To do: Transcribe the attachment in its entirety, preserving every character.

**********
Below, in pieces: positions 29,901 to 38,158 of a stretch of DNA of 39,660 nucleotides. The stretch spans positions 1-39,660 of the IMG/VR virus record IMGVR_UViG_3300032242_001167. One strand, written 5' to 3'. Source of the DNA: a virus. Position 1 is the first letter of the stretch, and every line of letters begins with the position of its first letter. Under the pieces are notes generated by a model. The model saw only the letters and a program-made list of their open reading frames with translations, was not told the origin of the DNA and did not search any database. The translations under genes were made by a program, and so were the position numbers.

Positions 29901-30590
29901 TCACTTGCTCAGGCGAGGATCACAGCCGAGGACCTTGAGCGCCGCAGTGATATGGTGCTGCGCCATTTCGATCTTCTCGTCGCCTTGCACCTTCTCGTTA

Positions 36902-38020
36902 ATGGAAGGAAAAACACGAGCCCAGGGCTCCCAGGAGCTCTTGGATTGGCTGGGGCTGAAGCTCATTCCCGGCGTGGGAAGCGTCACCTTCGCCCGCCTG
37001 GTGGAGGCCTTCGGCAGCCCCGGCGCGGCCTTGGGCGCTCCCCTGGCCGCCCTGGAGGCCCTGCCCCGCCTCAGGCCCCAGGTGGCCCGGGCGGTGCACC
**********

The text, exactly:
Below, in pieces: positions 29,901 to 38,158 of a stretch of DNA of 39,660 nucleotides. The stretch spans positions 1-39,660 of the IMG/VR virus record IMGVR_UViG_3300032242_001167. One strand, written 5' to 3'. Source of the DNA: a virus. Position 1 is the first letter of the stretch, and every line of letters begins with the position of its first letter. Under the pieces are notes generated by a model. The model saw only the letters and a program-made list of their open reading frames with translations, was not told the origin of the DNA and did not search any database. The translations under genes were made by a program, and so were the position numbers.

Positions 29901-30590
29901 TCACTTGCTCAGGCGAGGATCACAGCCGAGGACCTTGAGCGCCGCAGTGATATGGTGCTGCGCCATTTCGATCTTCTCGTCGCCTTGCACCTTCTCGTTA

Positions 36902-38020
36902 ATGGAAGGAAAAACACGAGCCCAGGGCTCCCAGGAGCTCTTGGATTGGCTGGGGCTGAAGCTCATTCCCGGCGTGGGAAGCGTCACCTTCGCCCGCCTG
37001 GTGGAGGCCTTCGGCAGCCCCGGCGCGGCCTTGGGCGCTCCCCTGGCCGCCCTGGAGGCCCTGCCCCGCCTCAGGCCCCAGGTGGCCCGGGCGGTGCACC